Anion and Cation Testing Applications
What is the purpose of testing for ions and cations?
We completed an experiment for determining what ions and cations were
present in solutions, but how does this relate to practical
Working in the environmental field, I find it is very important to
understand what anions and cations are present in polluted water.
Knowing both the type and concentration of these ions helps me determine
how to design a process which will remove them and make the water clean
enough to return to the environment.
For instance, NaCl is simple table salt and seems relatively harmless.
However, if there is a lot of chloride anion present, the water becomes
corrosive to iron and steel piping and other mechanical equipment.
Another common anion is fluoride. A small amount in drinking water
helps prevent cavities; a large concentration can be fatal.
Common cations include heavy metals such as copper, nickel, zinc, lead,
and chromium. If concentrations are too high, they can become toxic to
fish and other aquatic species. So, it is very important to me that I
am able to determine what anions and cations are present in a particular
Historically this kind of identification scheme was once the only way
possible to identify the contents of an inorganic mixture. This
is no longer the case, although the spirit of these kind of test is still
very much alive and this kind of identification has many practical
applications. Tests which detect the presence/absence of a compound are
routinely used in forensic science (think CSI-they might need to know
whether someone has gunpowder on their hands using a quick swab technique).
In chemistry class, there are two main purposes for the "qualitative ID"
experiments that you did. One is to expose you to a lot of chemical
reactions, which is good to do in a chemistry class because it helps you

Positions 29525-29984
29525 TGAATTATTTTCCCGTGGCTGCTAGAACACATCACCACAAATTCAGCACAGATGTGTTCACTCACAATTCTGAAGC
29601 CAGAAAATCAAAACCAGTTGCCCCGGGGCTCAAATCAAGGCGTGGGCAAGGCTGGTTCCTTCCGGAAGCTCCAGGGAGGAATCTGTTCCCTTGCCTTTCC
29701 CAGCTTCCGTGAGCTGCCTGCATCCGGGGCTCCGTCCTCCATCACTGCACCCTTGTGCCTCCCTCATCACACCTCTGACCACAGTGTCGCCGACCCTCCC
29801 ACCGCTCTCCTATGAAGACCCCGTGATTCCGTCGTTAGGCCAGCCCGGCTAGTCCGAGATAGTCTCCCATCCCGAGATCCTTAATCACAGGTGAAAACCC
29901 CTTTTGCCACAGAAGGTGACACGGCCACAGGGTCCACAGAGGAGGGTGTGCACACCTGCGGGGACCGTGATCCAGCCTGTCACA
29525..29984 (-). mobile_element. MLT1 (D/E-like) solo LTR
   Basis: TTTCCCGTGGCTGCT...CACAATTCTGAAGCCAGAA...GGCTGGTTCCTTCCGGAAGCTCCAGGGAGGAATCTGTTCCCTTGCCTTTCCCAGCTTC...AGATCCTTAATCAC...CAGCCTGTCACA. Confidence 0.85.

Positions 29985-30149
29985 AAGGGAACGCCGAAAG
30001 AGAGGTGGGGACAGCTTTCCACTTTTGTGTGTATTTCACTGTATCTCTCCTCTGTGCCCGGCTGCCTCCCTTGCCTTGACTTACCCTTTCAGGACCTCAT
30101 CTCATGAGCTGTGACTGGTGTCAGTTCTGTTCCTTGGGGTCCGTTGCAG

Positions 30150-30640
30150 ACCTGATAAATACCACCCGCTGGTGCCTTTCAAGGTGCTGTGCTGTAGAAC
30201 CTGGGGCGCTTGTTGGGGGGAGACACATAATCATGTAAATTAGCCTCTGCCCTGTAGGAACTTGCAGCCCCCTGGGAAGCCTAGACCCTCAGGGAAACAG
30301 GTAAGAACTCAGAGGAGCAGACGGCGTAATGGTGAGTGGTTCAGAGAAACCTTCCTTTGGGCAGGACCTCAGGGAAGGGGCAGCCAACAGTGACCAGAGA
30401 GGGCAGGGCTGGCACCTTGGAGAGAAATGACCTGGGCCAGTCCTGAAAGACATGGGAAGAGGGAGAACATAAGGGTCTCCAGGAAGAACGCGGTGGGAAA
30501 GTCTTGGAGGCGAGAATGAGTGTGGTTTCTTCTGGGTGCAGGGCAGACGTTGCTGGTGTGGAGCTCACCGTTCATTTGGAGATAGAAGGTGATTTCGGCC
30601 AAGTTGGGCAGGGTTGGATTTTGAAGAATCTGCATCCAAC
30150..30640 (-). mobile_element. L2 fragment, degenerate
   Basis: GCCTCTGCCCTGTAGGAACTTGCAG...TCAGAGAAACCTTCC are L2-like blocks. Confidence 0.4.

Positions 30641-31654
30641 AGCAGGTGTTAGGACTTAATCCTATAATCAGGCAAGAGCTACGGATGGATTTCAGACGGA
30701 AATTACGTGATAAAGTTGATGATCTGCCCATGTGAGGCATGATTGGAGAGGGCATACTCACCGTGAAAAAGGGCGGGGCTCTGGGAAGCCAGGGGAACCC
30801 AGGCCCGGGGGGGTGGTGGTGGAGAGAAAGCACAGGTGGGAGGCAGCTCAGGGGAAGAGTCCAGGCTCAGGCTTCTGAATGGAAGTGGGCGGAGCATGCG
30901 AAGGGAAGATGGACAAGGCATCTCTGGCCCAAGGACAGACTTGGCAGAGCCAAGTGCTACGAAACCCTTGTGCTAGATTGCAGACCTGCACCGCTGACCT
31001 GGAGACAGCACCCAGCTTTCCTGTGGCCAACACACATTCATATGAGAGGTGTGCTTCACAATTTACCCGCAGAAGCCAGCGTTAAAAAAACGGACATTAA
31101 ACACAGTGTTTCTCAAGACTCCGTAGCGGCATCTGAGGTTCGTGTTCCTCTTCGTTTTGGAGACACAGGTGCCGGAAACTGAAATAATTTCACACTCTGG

learn more chemistry. The second, equally important, reason is to improve
your logic skills by having you use them in a practical context in the lab.
The chemistry that reveals the presence/absence of ions is very important.
Some of these reactions control the formation of caves and cave formations
and the pH of buffer solutions. Others determine where and whether certain
minerals will form or redissolve. Still others are simply foundation
oxidation/reduction reactions which occur in nature. Many of these
reactions can be used to separate out undesired impurities from an
environmental sample prior to subsequent analysis using instrumentation.
Regardless, the knowledge that you gain by unraveling these reactions and
figuring out their net ionic equations is invaluable
foundation work for advanced studies in chemistry and biology.
The logic skills that are necessary to develop your own identification
tree are very important. This process of elimination kind of thinking is
exactly the same that is used in forensics as well as many other
applications. Sherlock Holmes once said the following:
"When you have eliminated all which is impossible, then whatever remains,
however improbable, must be the truth."
-- The Blanched Soldier (http://www.sherlockian.net)
The branching logic of the qualitative ID scheme works exactly according
to this principle. There are of course many other applications of this
kind of skill (including all fields of scientific research, debugging
computer programs, and deconstructing engineering design problems), but
forensics is the one you will see on TV the most.
Hope this helps.
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Update: June 2012